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The key is in understanding how to use the cycles of ebb and flow to our advantage. The ability to harness these fluctuations, understand how they affect our productivity and mood and then apply that knowledge as a tool to improve our lives is a valuable strategy that few individuals or corporations have mastered.

Here are a few simple steps to start using this strategy today:

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Review Your Past Flow

Take just a few minutes to look back at how your days and weeks have been unfolding. What time of the day are you the most focused? Do you prefer to be more social at certain times of the day? Do you have difficulty concentrating after lunch or are you energized? Are there days when you can’t seem to sit still at your desk and others when you could work on the same project for hours?

Do you see a pattern starting to emerge? Eventually you will discover a sort of map or schedule that charts your individual productivity levels during a given day or week.  That’s the first step. You’ll use this information to plan your days going forward.

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Schedule According to Your Flow Pattern

Look at the types of things you do each day…each week. What can you move around so that it’s a better fit for you? Can you suggest to your team that you schedule meetings for late morning if you can’t stand to be social first thing? Can you schedule detailed project work or highly creative tasks, like writing or designing when you are best able to focus? How about making sales calls or client meetings on days when you are the most social and leaving billing or reports until another time when you are able to close your door and do repetitive tasks.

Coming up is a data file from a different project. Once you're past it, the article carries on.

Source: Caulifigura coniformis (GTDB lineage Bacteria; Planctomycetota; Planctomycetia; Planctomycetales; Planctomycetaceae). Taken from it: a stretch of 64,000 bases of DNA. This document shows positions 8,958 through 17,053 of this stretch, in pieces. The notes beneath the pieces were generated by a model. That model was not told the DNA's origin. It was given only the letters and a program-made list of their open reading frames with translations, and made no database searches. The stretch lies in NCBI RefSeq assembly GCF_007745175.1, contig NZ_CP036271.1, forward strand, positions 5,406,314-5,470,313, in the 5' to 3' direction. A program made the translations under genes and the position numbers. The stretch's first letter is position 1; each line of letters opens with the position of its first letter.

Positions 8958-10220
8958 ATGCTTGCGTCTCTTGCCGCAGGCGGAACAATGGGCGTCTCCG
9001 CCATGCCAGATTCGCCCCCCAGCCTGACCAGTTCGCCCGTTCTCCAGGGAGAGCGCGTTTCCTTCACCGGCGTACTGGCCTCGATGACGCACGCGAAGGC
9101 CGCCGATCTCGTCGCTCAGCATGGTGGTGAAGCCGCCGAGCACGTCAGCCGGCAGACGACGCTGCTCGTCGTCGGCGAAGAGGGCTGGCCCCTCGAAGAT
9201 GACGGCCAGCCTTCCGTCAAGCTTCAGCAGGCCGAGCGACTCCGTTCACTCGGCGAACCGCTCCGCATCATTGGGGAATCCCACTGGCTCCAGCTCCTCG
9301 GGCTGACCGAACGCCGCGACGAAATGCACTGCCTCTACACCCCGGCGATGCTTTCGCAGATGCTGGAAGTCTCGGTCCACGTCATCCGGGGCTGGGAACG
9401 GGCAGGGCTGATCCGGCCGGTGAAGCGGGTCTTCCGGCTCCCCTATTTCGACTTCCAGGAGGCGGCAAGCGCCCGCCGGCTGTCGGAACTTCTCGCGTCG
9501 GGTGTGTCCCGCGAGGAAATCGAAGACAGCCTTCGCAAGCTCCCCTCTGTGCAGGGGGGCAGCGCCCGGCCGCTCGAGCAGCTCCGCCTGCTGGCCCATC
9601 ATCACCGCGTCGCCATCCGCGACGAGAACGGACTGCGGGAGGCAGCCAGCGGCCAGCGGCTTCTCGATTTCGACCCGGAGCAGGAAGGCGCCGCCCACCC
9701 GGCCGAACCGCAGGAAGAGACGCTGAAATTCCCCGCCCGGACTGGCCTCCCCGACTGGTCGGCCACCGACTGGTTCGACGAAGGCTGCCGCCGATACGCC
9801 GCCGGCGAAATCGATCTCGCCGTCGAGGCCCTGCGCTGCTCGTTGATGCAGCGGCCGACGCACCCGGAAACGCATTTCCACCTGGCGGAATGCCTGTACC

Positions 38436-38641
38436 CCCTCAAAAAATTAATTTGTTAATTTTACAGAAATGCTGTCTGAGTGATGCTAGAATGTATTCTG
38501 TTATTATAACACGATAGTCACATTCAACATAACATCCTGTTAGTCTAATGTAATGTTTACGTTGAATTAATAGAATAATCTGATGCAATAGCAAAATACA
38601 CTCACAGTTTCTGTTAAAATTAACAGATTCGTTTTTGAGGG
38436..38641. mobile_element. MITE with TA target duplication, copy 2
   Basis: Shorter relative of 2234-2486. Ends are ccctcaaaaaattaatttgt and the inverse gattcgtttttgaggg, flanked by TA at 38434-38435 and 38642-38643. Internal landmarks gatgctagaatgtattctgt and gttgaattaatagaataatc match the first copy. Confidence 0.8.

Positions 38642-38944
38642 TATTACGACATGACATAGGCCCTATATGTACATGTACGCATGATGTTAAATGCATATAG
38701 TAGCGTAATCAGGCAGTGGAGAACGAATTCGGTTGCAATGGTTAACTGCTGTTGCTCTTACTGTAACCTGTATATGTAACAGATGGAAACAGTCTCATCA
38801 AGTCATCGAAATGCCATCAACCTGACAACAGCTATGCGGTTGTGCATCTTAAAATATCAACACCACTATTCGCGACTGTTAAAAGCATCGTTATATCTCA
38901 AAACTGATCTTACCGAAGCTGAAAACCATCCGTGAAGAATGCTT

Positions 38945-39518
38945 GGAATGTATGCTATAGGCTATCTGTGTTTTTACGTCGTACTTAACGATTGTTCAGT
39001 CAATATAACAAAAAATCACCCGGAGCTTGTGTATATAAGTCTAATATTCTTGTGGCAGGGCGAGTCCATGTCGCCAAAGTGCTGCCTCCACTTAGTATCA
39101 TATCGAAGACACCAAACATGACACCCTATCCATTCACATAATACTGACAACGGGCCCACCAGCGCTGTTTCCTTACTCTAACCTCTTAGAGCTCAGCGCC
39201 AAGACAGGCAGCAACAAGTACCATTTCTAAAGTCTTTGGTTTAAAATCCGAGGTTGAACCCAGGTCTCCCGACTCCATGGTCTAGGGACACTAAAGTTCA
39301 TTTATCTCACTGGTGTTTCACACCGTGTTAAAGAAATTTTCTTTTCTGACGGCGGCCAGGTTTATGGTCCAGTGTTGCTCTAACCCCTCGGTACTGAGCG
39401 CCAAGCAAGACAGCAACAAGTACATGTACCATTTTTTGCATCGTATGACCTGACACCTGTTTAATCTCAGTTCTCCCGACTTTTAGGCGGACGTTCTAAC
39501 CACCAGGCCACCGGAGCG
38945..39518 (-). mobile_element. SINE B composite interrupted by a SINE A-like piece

Keep in mind that everyone is different and some things are out of our control. Do what you can. You might be surprised at just how flexible clients and managers can be when they understand that improving your productivity will result in better outcomes for them.

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Account for Big Picture Fluctuations

Look at the bigger picture. Consider what happens during different months or times during the year. Think about what is going on in the other parts of your life. When is the best time for you to take on a new project, role or responsibility? Take into account other commitments that zap your energy. Do you have a sick parent, a spouse who travels all the time or young children who demand all of your available time and energy?

We all know people who ignore all of this advice and yet seem to prosper and achieve wonderful success anyway, but they are usually the exception, not the rule. For most of us, this habitual tendency to force our bodies and our brains into patterns of working that undermine our productivity result in achieving less than desired results and adding more stress to our already overburdened lives.

Why not follow the ebb and flow of your life instead of fighting against it?

    Featured photo credit: Nathan Dumlao via unsplash.com